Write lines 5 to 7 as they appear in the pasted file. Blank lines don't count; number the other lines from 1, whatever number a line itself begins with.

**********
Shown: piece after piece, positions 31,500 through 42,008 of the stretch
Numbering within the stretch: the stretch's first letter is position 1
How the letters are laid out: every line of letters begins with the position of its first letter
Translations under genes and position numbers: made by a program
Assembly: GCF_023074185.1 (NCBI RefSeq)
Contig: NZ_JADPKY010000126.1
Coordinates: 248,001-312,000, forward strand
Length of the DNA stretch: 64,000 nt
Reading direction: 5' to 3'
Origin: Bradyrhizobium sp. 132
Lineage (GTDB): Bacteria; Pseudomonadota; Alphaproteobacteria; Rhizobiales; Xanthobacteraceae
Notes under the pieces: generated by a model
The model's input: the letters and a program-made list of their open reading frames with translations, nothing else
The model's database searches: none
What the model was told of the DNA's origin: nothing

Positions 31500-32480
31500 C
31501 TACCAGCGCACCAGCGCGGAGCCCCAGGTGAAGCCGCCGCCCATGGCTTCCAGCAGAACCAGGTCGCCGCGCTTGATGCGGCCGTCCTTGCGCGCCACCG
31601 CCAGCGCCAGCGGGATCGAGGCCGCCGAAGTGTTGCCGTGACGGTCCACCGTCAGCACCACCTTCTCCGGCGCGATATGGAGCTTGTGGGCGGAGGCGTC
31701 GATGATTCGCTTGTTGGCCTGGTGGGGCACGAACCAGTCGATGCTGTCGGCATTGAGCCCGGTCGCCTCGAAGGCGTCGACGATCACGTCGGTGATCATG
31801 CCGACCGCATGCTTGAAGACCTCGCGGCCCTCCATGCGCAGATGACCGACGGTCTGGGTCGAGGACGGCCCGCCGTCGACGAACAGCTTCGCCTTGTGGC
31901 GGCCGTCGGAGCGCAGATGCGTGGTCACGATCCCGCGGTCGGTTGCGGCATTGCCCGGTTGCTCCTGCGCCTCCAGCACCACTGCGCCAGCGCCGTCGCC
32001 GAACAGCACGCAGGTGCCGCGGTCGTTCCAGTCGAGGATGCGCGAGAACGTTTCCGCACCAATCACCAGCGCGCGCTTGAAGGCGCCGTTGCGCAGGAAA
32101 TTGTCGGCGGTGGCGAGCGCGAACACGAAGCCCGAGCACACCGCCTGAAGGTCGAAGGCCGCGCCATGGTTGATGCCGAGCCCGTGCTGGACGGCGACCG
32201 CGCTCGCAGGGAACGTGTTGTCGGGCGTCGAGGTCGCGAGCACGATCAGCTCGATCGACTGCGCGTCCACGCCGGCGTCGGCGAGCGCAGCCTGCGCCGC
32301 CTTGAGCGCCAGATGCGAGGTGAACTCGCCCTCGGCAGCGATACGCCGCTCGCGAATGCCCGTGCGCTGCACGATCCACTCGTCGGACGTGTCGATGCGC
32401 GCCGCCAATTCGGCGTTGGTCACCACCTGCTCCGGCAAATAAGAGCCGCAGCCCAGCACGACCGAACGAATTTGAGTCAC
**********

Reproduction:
Assembly: GCF_023074185.1 (NCBI RefSeq)
Contig: NZ_JADPKY010000126.1
Coordinates: 248,001-312,000, forward strand